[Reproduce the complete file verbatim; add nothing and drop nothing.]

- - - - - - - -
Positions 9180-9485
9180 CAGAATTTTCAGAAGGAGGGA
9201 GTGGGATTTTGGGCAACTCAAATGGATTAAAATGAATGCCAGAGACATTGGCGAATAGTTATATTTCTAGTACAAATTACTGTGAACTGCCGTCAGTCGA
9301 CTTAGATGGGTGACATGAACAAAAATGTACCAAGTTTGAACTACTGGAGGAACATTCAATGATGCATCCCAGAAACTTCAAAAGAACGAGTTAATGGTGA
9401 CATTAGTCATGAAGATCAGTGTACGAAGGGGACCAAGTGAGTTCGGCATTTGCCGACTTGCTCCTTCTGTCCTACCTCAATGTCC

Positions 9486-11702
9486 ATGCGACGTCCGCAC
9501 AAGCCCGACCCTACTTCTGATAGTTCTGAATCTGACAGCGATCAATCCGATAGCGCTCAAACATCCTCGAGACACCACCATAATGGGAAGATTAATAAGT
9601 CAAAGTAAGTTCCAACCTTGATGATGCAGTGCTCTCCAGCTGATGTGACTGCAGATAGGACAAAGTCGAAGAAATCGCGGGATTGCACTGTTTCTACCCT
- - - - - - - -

Positions 9180-9485
9180 CAGAATTTTCAGAAGGAGGGA
9201 GTGGGATTTTGGGCAACTCAAATGGATTAAAATGAATGCCAGAGACATTGGCGAATAGTTATATTTCTAGTACAAATTACTGTGAACTGCCGTCAGTCGA
9301 CTTAGATGGGTGACATGAACAAAAATGTACCAAGTTTGAACTACTGGAGGAACATTCAATGATGCATCCCAGAAACTTCAAAAGAACGAGTTAATGGTGA
9401 CATTAGTCATGAAGATCAGTGTACGAAGGGGACCAAGTGAGTTCGGCATTTGCCGACTTGCTCCTTCTGTCCTACCTCAATGTCC

Positions 9486-11702
9486 ATGCGACGTCCGCAC
9501 AAGCCCGACCCTACTTCTGATAGTTCTGAATCTGACAGCGATCAATCCGATAGCGCTCAAACATCCTCGAGACACCACCATAATGGGAAGATTAATAAGT
9601 CAAAGTAAGTTCCAACCTTGATGATGCAGTGCTCTCCAGCTGATGTGACTGCAGATAGGACAAAGTCGAAGAAATCGCGGGATTGCACTGTTTCTACCCT